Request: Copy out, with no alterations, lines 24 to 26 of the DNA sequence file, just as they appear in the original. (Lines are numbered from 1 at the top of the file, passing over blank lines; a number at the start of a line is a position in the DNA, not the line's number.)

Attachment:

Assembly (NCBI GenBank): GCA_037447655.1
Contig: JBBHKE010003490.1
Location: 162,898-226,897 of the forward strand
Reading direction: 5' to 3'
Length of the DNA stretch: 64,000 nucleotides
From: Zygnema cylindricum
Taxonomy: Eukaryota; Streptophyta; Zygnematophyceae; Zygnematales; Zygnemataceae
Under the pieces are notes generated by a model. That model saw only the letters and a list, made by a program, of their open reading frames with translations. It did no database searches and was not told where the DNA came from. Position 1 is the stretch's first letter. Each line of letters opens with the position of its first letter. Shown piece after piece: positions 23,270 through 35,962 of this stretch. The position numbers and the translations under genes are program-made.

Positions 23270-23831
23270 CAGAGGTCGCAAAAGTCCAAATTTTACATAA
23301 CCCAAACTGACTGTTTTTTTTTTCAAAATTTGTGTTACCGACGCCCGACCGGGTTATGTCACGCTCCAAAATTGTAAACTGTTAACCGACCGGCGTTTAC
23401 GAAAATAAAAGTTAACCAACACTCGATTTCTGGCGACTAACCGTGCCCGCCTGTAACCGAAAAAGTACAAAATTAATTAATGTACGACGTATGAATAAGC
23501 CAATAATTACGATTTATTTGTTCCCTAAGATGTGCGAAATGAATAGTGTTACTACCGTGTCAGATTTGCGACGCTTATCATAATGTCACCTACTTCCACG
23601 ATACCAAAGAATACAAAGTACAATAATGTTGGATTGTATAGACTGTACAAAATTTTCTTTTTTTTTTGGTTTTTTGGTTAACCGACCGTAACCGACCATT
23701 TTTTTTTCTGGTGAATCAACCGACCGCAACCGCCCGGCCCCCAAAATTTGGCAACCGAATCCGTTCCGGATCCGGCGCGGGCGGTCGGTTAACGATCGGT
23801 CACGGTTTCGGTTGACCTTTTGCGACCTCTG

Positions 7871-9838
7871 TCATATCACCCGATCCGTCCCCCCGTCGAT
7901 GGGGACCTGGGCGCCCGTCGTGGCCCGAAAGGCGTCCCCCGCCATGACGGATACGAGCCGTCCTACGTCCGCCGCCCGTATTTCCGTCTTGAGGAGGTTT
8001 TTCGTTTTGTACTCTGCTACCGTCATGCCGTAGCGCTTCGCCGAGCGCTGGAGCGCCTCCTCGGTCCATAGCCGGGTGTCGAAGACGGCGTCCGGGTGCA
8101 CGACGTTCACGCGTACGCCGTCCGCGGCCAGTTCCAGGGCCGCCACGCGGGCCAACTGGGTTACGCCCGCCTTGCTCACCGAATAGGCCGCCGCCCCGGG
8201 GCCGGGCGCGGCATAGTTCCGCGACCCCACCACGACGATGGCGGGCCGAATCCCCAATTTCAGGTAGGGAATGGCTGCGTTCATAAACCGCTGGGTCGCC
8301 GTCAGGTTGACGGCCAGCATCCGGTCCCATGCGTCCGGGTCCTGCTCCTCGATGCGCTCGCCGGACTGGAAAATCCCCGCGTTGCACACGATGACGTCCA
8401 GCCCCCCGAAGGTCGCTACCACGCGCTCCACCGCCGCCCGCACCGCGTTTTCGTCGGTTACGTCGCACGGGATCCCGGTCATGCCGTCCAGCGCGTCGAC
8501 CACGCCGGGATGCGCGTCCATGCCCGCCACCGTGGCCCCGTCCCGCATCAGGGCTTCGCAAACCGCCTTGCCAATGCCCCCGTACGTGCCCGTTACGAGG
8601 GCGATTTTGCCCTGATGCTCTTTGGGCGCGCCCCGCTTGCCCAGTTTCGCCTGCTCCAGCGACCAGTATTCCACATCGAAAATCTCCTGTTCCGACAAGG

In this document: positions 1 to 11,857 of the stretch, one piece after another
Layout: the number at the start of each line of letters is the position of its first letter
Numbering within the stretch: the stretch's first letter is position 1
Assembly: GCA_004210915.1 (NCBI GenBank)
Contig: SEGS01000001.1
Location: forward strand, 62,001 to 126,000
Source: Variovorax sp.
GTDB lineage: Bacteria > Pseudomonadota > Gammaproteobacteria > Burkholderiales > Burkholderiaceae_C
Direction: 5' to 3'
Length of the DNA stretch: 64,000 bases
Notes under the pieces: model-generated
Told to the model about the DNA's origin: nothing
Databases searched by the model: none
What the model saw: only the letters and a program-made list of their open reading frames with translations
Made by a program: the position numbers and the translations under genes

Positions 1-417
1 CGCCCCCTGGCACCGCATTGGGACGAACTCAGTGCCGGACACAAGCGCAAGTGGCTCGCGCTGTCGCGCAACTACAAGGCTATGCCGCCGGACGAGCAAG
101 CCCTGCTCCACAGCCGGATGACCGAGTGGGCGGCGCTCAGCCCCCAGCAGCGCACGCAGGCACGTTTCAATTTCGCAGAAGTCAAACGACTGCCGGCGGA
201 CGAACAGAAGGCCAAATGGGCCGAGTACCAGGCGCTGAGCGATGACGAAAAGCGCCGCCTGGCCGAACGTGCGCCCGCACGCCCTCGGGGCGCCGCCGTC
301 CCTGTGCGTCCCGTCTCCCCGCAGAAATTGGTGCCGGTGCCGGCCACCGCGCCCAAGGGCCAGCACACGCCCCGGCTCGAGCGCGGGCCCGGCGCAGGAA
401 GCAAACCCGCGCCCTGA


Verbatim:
8401 GCCCCCCGAAGGTCGCTACCACGCGCTCCACCGCCGCCCGCACCGCGTTTTCGTCGGTTACGTCGCACGGGATCCCGGTCATGCCGTCCAGCGCGTCGAC
8501 CACGCCGGGATGCGCGTCCATGCCCGCCACCGTGGCCCCGTCCCGCATCAGGGCTTCGCAAACCGCCTTGCCAATGCCCCCGTACGTGCCCGTTACGAGG
8601 GCGATTTTGCCCTGATGCTCTTTGGGCGCGCCCCGCTTGCCCAGTTTCGCCTGCTCCAGCGACCAGTATTCCACATCGAAAATCTCCTGTTCCGACAAGG